Persimmons have taken over my kitchen. I have baskets of persimmon all over the counter, some 15 cups of puree stacked in the freezer, and loaves of delicious persimmon walnut cake cooling on the dining table.
Persimmons are available between September and December, usually peaking sometime in November. There are many varieties of persimmons, but the two most common in the United States are the hachiya and fuyu.
The hachiya (left in photo above) is elongated and acorn shaped. They are quite tart when firm. Please do not eat them while there are unripe. Trust me, it does not taste pleasant. Ripe hachiyas are very sweet and juicy. As a child I used to freeze them, slice off the top and eat the inside of the fruit like sorbet. In my opinion, hachiyas are best for baking. Like any other fruit puree, it adds moisture and sweetness to baked goods.
The fuyu (right in photo) is much smaller and flatter than the hachiya. It sort of resembles a tomato. The fuyu is a little less intimidating to those new to the fruit. I like eating the fuyu raw. It is crisp like an apple. I like to peel the skin and quarter it into wedges. The fuyu is best eaten while it is still firm. I rarely use fuyu for baking, find it better for snacking and salads.
My parents have five persimmon trees in their backyard–three of the hachiya and two of the fuyu. My dad planted it 23 years ago when we moved into the house. It has been bearing fruit every autumn for as long as I can remember. Around this time every year, my mother brings shopping bags full of persimmon to neighbors and friends.
Most grocery stores carry the hachiya variety. They usually sell them while they are still very firm. When purchasing persimmons, look for plump ones that feel heavy for their size. Their skin should look smooth and glossy, without any bruises or blemishes. You can quickly ripen the fruit in a paper bag or just let them sit out at room temperature. As they ripen, they become deeper orange in color. You can notice the difference from the firm hachiya in the first photos to the soft wrinkly ones photographed with the baked cake. Once ripe, store the fruit in the fridge. Hachiyas turn overripe very quickly. I puree and freeze them once they are soft and save it for future uses.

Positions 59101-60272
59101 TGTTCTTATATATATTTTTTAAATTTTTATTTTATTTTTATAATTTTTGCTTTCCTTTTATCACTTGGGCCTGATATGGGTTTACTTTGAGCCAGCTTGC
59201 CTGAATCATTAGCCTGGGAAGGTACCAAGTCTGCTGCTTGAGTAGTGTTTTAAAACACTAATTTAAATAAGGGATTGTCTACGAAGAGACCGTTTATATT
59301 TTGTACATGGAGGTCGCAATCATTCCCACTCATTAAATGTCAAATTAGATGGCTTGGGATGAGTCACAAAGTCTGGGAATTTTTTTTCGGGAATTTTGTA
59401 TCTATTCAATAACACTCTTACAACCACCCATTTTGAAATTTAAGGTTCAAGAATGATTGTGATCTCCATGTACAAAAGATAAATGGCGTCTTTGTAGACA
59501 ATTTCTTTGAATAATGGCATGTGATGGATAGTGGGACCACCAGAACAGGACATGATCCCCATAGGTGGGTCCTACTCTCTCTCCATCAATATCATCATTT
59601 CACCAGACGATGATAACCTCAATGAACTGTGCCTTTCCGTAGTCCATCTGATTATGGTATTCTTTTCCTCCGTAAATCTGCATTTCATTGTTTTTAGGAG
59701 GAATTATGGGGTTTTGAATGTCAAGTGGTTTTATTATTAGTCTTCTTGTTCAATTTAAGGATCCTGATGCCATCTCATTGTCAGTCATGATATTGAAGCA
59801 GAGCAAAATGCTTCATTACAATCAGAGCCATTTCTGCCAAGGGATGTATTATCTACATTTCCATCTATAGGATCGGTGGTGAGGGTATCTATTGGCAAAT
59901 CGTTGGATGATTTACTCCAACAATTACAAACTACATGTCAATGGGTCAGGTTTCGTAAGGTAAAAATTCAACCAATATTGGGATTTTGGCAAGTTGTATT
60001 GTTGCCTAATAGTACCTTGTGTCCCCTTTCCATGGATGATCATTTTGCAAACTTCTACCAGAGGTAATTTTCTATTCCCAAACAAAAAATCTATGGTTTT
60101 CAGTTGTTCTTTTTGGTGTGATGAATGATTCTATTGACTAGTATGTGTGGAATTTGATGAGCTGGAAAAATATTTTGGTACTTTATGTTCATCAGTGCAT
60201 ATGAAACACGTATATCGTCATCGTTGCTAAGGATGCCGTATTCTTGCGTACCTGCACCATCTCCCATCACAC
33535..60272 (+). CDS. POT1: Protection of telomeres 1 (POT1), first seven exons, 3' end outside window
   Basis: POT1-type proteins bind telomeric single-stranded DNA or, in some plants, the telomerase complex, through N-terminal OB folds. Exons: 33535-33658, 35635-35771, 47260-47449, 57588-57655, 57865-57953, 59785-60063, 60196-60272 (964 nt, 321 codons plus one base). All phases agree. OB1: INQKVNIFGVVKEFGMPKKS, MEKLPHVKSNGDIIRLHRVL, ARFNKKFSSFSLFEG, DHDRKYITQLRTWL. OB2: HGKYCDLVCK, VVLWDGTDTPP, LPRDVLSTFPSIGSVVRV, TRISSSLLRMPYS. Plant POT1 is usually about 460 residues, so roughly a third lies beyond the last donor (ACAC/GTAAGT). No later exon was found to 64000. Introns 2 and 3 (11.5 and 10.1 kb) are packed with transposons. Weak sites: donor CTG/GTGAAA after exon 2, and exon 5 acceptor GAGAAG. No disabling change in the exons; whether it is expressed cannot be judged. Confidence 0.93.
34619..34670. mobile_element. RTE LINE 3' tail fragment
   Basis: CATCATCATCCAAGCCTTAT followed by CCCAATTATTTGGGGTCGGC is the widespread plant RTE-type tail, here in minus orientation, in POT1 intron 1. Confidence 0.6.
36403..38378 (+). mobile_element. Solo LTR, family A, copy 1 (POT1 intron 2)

This is my favorite persimmon recipe. Its similar in texture to banana nut bread, but persimmon is much milder in flavor than banana. It is a very moist and dense cake that tastes like autumn. This cake stores and freezes well. Once frozen, let the cake sit out at room temperature for a couple hours to let it thaw. Warm it in the microwave for a couple seconds or serve it at room temperature. Either way, it will taste as good as it did the day you baked it.
Persimmon Walnut Cake, adapted from David Lebovitz
makes one 9-inch loaf and five 5×3 inch mini loaves
3 1/2 cups all purpose flour
1 1/2 tsp salt
2 tsp baking soda
1/2 tsp baking powder
1 tsp ground cinnamon
3/4 cup light brown sugar packed
1 1/4 cup granulated sugar
1 cup unsalted butter, melted and cooled to room temperature
4 large eggs, room temperature, lightly beaten
1/4 cup Jack Daniel’s Honey Whiskey
2 cups persimmon puree
2 cups walnuts, toasted and roughly chopped
2 cups golden raisins, or diced dried fruit of your choice
1. Preheat oven to 350 degrees F.
2. Sift together flour, salt, baking soda, baking powder, and ground cinnamon. Place in large bowl and whisk in brown sugar and granulated sugar.
3. Make a well in the center of dry ingredients. Add in melted butter, eggs, liquor, and persimmon puree. Mix until combined. Fold in nuts and raisins.
4. Divide among loaf pans. Bake the 9-inch pan for an hour or until toothpick inserted into the center comes out clean. The mini loaf pans should take about 45 minutes.